When you or a loved one is diagnosed with cancer, your life changes dramatically.
Cancer affects not only the individual diagnosed, but also the family, friends, and community of the person.

Some friends may stop being in touch because they don’t know what they should say to someone with cancer and are unable to face them. Or then the person who is ill may withdraw socially.

Then again, it may be due to anxiety but also physical factors, if the illness and its treatment interfere with your normal life. On the other hand, having a severe illness can alter your values and view of life, and so your friendships may also alter.

Loved ones feel completely helpless. Not only are they dealing with their own grieving process of accepting what is happening, but they also must manage the emotions of the individual suffering with cancer and their acceptance (or not) of their journey.

It is important for people to try to understand the struggles that the diagnosed may be going through and support them in any way they possibly can:

  • Family, friends, neighbours and the community can reach out and help by organising fundraisers for the individual.
    Treatment is extremely expensive, and medical aids usually only cover a percentage of these costs.
    Host a Tea with raffles, competitions and prizes. Or a poker night, where winners will receive a portion of the money won, and hotdogs are on sale.
  • Neighbours can take turns making meals for the person and their family, as the person is probably too tired and weak after treatment, and the family is emotionally drained.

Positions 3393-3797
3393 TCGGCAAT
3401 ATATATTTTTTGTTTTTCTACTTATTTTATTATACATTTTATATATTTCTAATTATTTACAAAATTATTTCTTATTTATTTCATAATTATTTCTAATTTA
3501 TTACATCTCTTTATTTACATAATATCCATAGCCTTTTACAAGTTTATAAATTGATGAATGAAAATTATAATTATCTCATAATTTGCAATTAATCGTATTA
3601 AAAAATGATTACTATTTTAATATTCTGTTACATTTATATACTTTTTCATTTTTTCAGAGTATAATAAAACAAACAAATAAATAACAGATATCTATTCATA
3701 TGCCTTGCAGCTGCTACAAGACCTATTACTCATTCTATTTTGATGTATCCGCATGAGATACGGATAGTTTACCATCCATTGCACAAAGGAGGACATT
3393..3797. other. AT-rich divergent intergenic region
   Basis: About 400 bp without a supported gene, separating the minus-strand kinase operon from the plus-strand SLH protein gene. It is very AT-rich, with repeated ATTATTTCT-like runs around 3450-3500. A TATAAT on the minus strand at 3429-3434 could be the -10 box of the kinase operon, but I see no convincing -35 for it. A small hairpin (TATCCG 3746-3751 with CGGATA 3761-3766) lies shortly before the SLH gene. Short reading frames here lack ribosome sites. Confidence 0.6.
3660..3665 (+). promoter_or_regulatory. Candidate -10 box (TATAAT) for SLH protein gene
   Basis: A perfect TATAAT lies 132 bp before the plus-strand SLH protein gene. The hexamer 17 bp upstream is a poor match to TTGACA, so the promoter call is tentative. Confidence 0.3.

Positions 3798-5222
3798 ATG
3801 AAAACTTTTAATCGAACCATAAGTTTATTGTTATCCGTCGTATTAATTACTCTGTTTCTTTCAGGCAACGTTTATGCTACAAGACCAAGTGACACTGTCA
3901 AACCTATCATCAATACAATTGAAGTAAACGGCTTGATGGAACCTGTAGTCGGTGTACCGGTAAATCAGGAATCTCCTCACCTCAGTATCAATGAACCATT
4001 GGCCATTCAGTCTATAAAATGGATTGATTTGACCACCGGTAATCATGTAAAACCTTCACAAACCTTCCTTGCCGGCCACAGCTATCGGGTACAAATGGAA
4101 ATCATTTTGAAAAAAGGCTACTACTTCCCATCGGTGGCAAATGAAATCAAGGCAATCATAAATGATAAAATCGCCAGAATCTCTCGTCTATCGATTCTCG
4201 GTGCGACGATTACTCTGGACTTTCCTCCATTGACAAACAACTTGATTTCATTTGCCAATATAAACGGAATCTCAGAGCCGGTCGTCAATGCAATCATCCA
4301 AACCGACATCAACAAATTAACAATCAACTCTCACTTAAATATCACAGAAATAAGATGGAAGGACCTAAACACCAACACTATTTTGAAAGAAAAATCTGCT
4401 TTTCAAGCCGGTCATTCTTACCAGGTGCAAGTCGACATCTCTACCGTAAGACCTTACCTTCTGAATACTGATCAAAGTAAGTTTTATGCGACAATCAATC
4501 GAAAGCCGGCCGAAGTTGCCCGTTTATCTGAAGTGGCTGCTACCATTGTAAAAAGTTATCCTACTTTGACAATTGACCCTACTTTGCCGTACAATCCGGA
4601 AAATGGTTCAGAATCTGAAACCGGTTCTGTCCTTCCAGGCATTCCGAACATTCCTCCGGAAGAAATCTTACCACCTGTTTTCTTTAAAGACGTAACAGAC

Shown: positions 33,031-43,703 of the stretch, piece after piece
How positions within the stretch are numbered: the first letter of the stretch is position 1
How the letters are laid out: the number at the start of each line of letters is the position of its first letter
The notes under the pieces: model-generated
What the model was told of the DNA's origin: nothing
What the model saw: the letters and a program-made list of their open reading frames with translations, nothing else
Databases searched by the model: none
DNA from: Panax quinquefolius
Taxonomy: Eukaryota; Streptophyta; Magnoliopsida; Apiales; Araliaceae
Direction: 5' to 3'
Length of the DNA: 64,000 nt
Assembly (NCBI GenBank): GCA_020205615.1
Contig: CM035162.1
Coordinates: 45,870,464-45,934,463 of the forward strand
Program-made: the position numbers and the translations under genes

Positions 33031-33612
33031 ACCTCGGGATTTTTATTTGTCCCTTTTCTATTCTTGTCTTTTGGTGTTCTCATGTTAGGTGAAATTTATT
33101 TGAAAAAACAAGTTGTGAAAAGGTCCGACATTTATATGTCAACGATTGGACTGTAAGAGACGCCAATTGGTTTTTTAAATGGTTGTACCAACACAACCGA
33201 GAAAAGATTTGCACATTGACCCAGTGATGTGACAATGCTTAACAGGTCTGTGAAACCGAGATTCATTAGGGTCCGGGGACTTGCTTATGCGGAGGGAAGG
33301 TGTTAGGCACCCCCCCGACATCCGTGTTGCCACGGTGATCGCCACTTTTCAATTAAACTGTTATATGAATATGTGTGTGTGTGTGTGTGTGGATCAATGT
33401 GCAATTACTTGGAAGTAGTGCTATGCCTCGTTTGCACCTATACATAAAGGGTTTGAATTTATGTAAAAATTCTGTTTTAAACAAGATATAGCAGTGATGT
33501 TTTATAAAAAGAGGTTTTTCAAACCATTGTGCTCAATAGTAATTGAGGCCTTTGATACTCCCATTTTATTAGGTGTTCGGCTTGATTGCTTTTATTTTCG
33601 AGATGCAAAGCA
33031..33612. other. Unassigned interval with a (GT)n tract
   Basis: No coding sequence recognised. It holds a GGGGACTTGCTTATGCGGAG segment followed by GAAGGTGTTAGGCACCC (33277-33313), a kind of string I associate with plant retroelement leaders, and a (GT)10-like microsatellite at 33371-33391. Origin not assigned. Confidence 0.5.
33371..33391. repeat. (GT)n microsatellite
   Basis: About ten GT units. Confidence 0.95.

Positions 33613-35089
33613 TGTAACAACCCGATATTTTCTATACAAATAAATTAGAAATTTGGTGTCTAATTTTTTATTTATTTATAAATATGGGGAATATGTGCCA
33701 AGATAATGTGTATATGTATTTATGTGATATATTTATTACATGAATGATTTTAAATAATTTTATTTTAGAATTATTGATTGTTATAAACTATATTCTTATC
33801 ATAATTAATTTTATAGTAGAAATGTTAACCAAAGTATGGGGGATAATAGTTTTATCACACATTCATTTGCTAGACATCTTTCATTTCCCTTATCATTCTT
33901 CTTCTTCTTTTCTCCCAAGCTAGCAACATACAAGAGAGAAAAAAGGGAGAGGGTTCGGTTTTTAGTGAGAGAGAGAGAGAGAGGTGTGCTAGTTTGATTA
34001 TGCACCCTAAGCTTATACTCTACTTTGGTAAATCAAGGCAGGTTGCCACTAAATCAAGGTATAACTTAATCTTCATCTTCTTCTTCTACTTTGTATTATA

• Family members are more than likely taking a lot of time off from work, so offer to drive the individual to and from the hospital or clinic.
  • Reach out to other diagnosed individuals and organise a support group, where they can get together (maybe at your house), allowing them to speak openly to one another and share feelings and experiences they feel others won’t understand. If you are a counsellor or psychologist, even better.

October is Breast Cancer Awareness Month and breast cancer among South African women is increasing. It is one of the most common types of cancer, affecting women, according to the National Health Department.

That is one of the reasons why “…the Breast Health Foundation (BHF) was started in 2002 as a Not for Profit organisation with [the] aim to educate and inform, empower and emotionally support people with Breast Cancer and Breast Health issues,” says Louise Turner, COO of Breast Health Foundation.

 
Photo credit: The Breast Health Foundation

Turner says that according to South African statistics, 1 in 28 women are at risk of developing breast cancer in their lifetime.

Signs and Symptoms.

The most common sign of breast cancer is a new lump or mass.
A lump that is painless, hard and has uneven edges is more likely to be cancer. But some cancers are tender, soft and rounded.
It’s important to have anything unusual checked by a doctor.

Other possible signs of breast cancer can include:

  • Swelling of all or part of the breast.
  • Skin irritation or dimpling.
  • Breast pain.
  • Nipple pain or the nipple turning inward.
  • Redness, scaliness or thickening of the nipple or breast skin.
  • A nipple discharge other than breast milk.
  • A lump in the underarm area.

But Turner says: “Self-breast-exams allows individuals to be empowered and to support early detection. [And] early detection increases [your] chance of survivorship.”

“Breast cancer cannot be prevented, however lifestyle modifications, such as healthy eating and exercise, can minimise one’s risk.”

Myths and Truths.